Do you hear the comment I got from a long time member after my presentation on water testing? "If I have to test the water every week, I wouldn't want to have a pond. It's too much work."

    Tell a newbie, minimum of 10% per week. Then when they ask why their Koi are not growing as well as mine, one of the many reasons I give them is they need to change more water.
    Henry

    Orlando, FL

  3. #3
    Daihonmei MikeM's Avatar
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    Yep. You're right about how people react. But, then they will turn around and spend on every cure that gets sold when their koi gets ill. People always seem more willing to spend on cures than on prevention. We know situations where fish have not grown in years or where there always seems to be one problem or another that is getting treated, just finished being treated, or going to start treating soon. That's a lot of work!

    Water costs will vary. So, the economics will be quite different from one area to another. I consider myself lucky because I have a separate meter for irrigation to avoid the local sewer tax, and that one time charge paid for itself long ago. Still, I do spend hundreds on water for the pond each year. But other than the massacre when the current pond went through its new pond syndrome 2 years ago, I've not had a koi die for nearly 5 years. They grow well. I go a bit nuts over any symptom (as you know from my panic calls), but other than ich last winter, no parasite issues in 18 months. I've never had an aeromonas infection on a koi owned more than 60 days. My filtration system could use all sorts of improvements. It is sure a long way from a "proper koi pond". But regular large water changes are what saves me. ..... and are a lot cheaper than losing my best fish ... and no price equals that home bred 9 year old hariwake nobody with a proper pond would want. Any way, I'm preaching to the choir.

    The hard part is when I see a situation that needs to be addressed, but I don't want to hurt feelings by being critical. So, my silence becomes a form of hypocrisy. Then I get angry with myself ... and then I rant like I'm doing again tonight. But, it feels better to vent a bit.

  4. #4
    Tosai
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    comments

    At least 80% of the local ponders in my area do not use dechlorination with a water exchange using city chlorinated water. So if they exchanged 40% of their water every week, the fish would eventually die of chlorine poisioning. As it is, I believe the only reason they get by without dechlorinator is that their ponds are so dirty that the chlorine immediately reacts with the high DOC content to avoid fish deaths. At koi club meetings, I hear them all agree with each other that just adding the water to the pond by spraying it into the air dechlorinates the fresh city tap water.....yet somehow their fish seem to survive, it amazes me at times.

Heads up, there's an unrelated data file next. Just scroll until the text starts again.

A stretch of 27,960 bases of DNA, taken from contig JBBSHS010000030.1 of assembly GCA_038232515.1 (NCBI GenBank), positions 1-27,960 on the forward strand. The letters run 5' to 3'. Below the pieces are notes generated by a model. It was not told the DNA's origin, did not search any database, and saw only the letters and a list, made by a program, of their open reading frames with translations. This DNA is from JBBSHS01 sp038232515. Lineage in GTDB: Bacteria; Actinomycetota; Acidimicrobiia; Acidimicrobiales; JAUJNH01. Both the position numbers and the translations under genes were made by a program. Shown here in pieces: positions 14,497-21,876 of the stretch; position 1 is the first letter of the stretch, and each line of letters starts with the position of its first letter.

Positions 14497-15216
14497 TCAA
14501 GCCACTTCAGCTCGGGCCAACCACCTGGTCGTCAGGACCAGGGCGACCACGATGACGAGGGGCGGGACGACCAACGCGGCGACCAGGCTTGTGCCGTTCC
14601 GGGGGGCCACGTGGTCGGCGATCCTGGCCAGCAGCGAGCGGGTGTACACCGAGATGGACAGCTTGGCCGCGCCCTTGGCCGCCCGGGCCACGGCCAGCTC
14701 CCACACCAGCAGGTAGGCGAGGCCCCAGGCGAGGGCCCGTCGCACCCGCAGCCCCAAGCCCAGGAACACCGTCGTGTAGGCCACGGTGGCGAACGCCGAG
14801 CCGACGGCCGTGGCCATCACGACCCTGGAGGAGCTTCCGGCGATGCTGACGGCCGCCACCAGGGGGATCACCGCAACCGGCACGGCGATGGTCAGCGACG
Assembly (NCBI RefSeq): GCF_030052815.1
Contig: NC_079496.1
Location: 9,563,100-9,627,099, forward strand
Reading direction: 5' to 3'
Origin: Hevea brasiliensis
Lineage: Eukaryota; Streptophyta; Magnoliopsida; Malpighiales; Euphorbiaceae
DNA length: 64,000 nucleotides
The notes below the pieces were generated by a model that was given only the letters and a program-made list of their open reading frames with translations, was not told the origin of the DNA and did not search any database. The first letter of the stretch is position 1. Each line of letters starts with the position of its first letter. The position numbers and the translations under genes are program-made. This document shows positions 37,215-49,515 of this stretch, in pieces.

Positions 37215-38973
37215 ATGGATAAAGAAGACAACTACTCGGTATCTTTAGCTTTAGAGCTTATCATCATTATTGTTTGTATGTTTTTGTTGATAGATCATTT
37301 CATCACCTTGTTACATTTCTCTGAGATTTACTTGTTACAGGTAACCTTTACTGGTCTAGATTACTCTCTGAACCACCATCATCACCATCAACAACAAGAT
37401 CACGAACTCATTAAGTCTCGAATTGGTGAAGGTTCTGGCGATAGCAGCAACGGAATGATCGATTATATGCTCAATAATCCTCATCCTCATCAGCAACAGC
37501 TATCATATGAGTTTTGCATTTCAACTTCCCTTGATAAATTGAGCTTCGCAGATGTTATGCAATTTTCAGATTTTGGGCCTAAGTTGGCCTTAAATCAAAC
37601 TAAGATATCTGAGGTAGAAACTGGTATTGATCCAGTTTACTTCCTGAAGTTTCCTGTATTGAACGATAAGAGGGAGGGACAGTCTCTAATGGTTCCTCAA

Okay, it may be a bit off the topic you are discussing here, but as long as we are talking about advice to newbies, I thought I would mention this local water change "folk art" to see if anyone else has this frustration.

  5. #5
    Jumbo HenryC's Avatar
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    I have read several times on the boards where hobbyists claim that spraying the water into the pond releases the chlorine. Since ST is so cheap, I have always used it thus never tested the results of spraying water. I'll have to test that tonight and dig up the dechlorination article I wrote several years ago for our club newsletter. It's about time for a reprint and include the results of that test.

    Roddy, I am sure you have either already tested that myth or have some science to debunk it. Care to share?

    Also, what is the actual ratio of ST to chlorine to effectively render it harmless to fish? I know you have posted it in the past. I mix up a 13% solution and apply 1oz per 100 gallons of tap water. I had been told that the 13% solution would treat 300 gallons of water with 1ppm chlorine (in my tests that seemed to hold up). Since my tap water ranges between 1ppm and 3ppm depending on the time of year, I always lean towards using more than less.

  6. #6
    Daihonmei MikeM's Avatar
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    Roddy: That's a good reason to only do 10%! :lol: Dechlorinator is so cheap I too fail to comprehend why anyone would take risks to avoid the small cost. In the U.S. additive-free sodium thiosulphate (sp???) can be obtained from AES or mail order aquaria supply houses in quart and gallon sizes pre-mixed, or in dry form very cheaply.